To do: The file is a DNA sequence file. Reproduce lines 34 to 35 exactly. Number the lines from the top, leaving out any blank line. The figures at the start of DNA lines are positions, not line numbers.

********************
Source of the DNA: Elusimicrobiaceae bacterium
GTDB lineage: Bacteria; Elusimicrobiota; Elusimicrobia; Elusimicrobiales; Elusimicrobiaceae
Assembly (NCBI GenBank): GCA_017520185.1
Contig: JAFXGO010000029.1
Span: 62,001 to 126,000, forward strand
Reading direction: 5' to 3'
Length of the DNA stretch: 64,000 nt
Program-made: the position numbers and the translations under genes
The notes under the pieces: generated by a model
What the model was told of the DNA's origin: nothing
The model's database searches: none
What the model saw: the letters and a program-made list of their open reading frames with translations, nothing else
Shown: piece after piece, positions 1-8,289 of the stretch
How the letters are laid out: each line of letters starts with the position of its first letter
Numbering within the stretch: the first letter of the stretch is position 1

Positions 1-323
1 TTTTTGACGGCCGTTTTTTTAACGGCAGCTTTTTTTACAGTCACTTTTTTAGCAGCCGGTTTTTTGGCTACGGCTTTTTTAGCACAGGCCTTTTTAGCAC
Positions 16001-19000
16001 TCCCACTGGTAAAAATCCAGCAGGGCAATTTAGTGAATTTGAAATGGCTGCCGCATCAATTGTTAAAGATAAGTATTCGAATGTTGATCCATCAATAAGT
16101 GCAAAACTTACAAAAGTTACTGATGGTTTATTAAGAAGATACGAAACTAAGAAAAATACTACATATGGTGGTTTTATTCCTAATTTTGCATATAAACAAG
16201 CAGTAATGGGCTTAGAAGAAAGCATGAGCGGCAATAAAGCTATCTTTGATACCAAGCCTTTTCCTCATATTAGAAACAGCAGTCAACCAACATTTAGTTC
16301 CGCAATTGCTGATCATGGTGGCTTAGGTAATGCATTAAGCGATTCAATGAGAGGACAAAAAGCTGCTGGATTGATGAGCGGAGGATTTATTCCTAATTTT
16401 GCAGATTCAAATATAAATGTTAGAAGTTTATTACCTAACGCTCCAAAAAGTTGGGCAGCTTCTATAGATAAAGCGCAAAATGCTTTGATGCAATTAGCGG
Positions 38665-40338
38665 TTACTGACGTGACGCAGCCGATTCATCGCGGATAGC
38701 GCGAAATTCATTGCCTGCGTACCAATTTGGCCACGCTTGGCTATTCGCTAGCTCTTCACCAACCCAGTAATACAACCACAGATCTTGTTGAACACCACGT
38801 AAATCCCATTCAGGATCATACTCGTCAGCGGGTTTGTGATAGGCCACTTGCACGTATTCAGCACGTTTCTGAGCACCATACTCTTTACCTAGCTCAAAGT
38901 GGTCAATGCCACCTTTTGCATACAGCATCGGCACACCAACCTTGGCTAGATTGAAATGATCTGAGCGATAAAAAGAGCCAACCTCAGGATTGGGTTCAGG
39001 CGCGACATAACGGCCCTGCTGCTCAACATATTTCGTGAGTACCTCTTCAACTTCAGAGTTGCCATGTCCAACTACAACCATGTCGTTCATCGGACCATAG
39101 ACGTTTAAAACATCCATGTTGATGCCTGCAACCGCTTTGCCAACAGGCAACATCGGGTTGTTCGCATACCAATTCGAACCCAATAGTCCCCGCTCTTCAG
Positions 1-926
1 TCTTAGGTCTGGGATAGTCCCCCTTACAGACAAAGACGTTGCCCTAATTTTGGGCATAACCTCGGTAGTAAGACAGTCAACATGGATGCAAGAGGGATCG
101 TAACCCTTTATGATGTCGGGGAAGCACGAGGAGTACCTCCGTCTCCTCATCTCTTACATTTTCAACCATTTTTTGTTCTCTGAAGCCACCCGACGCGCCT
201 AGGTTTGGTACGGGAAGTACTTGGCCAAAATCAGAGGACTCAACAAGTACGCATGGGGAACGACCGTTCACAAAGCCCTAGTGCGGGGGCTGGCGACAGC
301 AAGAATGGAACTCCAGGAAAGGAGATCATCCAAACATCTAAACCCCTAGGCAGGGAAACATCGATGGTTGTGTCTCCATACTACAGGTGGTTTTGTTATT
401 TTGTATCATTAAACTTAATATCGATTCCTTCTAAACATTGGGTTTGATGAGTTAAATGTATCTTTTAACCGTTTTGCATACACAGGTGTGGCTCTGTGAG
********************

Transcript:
201 AGGTTTGGTACGGGAAGTACTTGGCCAAAATCAGAGGACTCAACAAGTACGCATGGGGAACGACCGTTCACAAAGCCCTAGTGCGGGGGCTGGCGACAGC
301 AAGAATGGAACTCCAGGAAAGGAGATCATCCAAACATCTAAACCCCTAGGCAGGGAAACATCGATGGTTGTGTCTCCATACTACAGGTGGTTTTGTTATT